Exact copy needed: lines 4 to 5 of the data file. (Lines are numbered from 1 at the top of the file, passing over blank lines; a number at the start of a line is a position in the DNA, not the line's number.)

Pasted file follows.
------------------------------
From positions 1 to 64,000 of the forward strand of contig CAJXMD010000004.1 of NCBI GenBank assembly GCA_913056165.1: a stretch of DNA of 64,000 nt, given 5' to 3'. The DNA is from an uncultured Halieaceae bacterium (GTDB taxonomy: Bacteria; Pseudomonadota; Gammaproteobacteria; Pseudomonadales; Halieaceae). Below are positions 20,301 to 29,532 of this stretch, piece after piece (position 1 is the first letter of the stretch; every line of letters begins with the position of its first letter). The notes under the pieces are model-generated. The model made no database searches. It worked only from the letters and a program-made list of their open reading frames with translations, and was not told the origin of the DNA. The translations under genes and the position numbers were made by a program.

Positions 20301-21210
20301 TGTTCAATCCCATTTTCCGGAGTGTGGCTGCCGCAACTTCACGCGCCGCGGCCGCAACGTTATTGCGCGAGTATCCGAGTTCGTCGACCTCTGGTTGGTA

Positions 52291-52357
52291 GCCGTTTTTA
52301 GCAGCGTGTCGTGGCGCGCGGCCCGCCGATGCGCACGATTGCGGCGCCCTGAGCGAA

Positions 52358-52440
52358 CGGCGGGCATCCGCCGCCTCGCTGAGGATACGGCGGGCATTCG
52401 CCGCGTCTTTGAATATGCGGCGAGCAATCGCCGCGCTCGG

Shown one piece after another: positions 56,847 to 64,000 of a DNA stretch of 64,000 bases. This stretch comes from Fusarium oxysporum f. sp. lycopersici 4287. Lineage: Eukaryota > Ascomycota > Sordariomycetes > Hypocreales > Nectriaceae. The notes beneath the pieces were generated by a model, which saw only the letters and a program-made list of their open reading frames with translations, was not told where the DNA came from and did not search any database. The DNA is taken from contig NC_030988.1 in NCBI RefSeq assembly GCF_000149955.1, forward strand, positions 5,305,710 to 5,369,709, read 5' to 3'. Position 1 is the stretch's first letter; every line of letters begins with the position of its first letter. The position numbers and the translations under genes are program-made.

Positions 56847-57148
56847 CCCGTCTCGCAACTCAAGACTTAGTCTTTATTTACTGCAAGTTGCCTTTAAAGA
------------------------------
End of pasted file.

Positions 52291-52357
52291 GCCGTTTTTA